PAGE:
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By Kat Kiernan

Walking into Karsh 100: A Biography in Images, an exhibition of Yosurf Karsh’s photographs at the Museum of Fine Arts, I found myself face-to-face with Winston Churchill. Not the real Winston Churchill of course, but rather a large black and white portrait of his stern face staring at mine with disapproval. My first reaction was to look away, a symptom of my own non-confrontational nature, but clearly evidence that the expression rendered in the photograph had an effect on me. As other viewers shuffled past I noticed their comments were restricted to pointing out the identity of each person in the photograph. No references were made to the composition, the emotional aspect, or any other idea, only, “Hey that’s Einstein”, and, “That’s Mother Theresa.” As I stood having a staring contest with a chain smoking Mr. Tennessee Williams I wondered what made these portraits so compelling to the masses, to those without a background in the visual arts? Are these images only interesting because of the subject matter or are these photographs the difference between a portrait of someone interesting and an interesting portrait of someone interesting?

This show marks the centennial of Karsh’s birth, exhibiting work that exemplifies his career spanning 60 years. At the time of his birth, photography had been in existence for a mere 74 years, a newborn of a medium. Best known for his studio portraiture, Karsh immortalized the great icons of our time, a feat that that not too long ago was thought impossible. "People of Consequence” he called them: actors, composers, writers, scientists, politicians, visual artists, and women of the church. 74 years prior to his birth their faces would have been forgotten, idealized and altered by the perceptions and aesthetics of painters. His style is quite different from contemporary portrait photographers such as Avedon, Liebowitz, and LaChappelle whose use of stark commercial lighting creates a somewhat removed and isolated mood. In contrast, Karsh uses a very subtle approach to his subjects; their personalities reflected in props and accented with soft artificial lighting. This creates a warm, romantic tone in the photographs.

In the open space of the show I found Karsh’s 8x10 view camera set up in such a way that by cupping my hands over the ground glass I could see Winston Churchill upside-down and backwards. While walking throughout the space I noticed many gallery-goers perplexed by the imposing monorail and clearly impressed with the scale of the old technology and slightly ashamed of their 2-mega pixel camera phones. For some, the monorail is just the tool he used, but based on the comments overheard it made looking at the images more of a challenge to wonder how they were achieved with a camera whose function they did not comprehend. Displayed next to this he is quoted in his biography as wanting to capture the soul of the person, their inner power. Side by side on the gallery walls black and white images mounted on white mats in black frames, traditional in every sense, hold personas. The props chosen, the lighting, artificial and inspired by his days in the theater, left me unconvinced that Karsh succeeded in finding the soul of his subjects, but rather in cementing their public personas as icons.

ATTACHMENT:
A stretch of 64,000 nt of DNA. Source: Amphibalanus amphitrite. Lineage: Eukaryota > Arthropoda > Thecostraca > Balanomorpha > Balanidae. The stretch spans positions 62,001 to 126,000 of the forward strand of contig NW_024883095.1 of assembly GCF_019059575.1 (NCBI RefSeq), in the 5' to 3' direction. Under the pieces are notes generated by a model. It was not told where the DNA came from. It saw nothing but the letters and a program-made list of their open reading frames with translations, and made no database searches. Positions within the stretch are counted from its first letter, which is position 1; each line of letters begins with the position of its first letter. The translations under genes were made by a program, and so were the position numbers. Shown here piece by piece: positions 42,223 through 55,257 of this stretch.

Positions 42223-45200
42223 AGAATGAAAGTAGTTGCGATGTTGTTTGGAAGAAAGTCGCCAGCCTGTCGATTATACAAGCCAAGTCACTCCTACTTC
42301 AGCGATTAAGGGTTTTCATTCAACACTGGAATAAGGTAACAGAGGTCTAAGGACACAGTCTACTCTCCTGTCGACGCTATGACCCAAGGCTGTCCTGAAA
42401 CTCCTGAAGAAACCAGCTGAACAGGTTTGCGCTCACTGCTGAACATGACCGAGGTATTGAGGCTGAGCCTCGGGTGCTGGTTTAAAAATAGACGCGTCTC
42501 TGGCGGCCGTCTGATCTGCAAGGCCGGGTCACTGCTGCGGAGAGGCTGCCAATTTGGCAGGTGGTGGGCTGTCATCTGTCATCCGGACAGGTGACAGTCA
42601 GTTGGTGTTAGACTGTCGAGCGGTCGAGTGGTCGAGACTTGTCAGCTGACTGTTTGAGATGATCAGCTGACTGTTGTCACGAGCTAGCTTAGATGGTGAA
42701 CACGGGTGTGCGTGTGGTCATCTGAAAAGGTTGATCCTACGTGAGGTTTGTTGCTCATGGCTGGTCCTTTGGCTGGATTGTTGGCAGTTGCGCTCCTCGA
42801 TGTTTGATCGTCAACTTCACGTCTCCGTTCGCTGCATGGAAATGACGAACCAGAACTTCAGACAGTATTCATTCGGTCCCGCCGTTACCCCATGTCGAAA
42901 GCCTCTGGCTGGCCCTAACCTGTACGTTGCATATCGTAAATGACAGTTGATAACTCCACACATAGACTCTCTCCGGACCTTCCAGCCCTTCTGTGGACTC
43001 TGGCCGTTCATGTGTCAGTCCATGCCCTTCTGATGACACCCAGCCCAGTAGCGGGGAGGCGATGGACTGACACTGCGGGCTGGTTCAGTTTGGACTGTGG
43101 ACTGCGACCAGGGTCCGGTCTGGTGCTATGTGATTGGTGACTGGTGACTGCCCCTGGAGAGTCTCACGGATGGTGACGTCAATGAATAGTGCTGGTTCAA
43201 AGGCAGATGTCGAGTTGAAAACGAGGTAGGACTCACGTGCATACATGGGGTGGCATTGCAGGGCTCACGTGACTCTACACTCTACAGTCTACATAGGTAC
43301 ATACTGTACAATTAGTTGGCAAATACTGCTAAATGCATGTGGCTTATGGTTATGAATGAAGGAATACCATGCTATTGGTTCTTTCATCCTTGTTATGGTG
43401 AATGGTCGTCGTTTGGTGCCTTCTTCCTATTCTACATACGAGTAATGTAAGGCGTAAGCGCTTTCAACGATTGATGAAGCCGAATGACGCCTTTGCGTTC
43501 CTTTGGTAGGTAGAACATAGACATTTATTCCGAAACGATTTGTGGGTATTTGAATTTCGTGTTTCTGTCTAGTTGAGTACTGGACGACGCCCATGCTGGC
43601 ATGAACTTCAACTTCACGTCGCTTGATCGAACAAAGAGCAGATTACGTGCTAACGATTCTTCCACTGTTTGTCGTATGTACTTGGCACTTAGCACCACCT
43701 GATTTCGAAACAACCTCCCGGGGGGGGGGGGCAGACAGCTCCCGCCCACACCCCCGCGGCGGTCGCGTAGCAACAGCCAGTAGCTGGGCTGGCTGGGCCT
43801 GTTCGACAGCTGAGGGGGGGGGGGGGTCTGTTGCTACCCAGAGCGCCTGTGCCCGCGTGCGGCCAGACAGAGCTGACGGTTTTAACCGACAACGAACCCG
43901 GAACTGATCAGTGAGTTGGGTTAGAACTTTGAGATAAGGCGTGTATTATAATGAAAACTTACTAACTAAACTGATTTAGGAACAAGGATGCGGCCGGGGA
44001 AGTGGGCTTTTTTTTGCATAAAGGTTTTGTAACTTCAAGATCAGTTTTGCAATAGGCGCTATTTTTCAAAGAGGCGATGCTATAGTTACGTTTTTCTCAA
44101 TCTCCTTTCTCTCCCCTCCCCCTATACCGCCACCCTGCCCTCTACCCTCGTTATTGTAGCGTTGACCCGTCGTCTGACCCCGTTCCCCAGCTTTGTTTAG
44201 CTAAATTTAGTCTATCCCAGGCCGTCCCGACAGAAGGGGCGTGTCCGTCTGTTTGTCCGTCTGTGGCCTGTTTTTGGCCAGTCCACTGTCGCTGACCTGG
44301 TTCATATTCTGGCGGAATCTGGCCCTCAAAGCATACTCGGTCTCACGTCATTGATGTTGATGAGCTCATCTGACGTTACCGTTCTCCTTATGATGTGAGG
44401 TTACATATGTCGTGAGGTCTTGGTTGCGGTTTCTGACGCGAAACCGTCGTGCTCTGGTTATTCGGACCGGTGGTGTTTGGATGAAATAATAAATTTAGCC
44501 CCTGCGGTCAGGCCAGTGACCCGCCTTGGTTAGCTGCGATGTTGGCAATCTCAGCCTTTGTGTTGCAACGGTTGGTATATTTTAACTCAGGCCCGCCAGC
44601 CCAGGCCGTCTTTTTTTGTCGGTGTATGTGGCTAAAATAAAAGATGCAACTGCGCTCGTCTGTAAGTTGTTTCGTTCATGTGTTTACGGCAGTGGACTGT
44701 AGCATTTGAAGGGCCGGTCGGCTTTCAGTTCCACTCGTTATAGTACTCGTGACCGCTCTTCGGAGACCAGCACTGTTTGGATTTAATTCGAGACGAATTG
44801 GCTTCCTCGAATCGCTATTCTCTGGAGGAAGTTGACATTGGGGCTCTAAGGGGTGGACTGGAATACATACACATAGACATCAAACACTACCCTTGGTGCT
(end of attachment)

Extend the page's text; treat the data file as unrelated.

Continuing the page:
This is not to say the photographs are unsuccessful, on the contrary, each one beautifully illuminates the characteristics of the subject. Peter Lorre, so softly lit on his three-quarter profile, accentuating his expressive eyes and obscuring his more anonymous features in shadow suggests to the viewer an intimate look at him, but as Lorre the actor, the character, not as Lorre the man. It is all too easy now to disregard portraiture as a carefully crafted art form when on a daily basis we are bombarded with faces peering at us from magazine shelves, leering from billboards. Walking through the show it was refreshing to see portraiture as an art without trying to sell me something. In a room full of people looking out at me, I am forced to look back. The images are carefully composed and as I come to each portrait I react differently. Some challenge me with their gaze, some look put out; some don’t look back at all, inviting me to linger a bit longer. Karsh 100: A Biography in Images is an appropriate title for this exhibit. The work is as much a biography of Karsh as it is the people he photographed. It is curious at how we judge the talent of the artist by the faces of others.

So what makes these traditional black and white portraits so compelling? While they certainly are photographs of interesting people, it is the way I am forced to interact with people who have long since passed, the way a two dimensional image can make me feel uncomfortable, and how Winston Churchill will never be just a name in a book to me again, but rather a grown man of consequence pouting at the photographer who removed his cigar by force and how his disapproving look can make one feel guilty for not stopping it.

Museum of Fine Arts, Boston

"Karsh 100: A Biography in Images" is on view until January 9th, 2009 in the Raab Gallery at Museum of Fine Arts, Boston.

All images are courtesy of the Museum of Fine Art, Boston.


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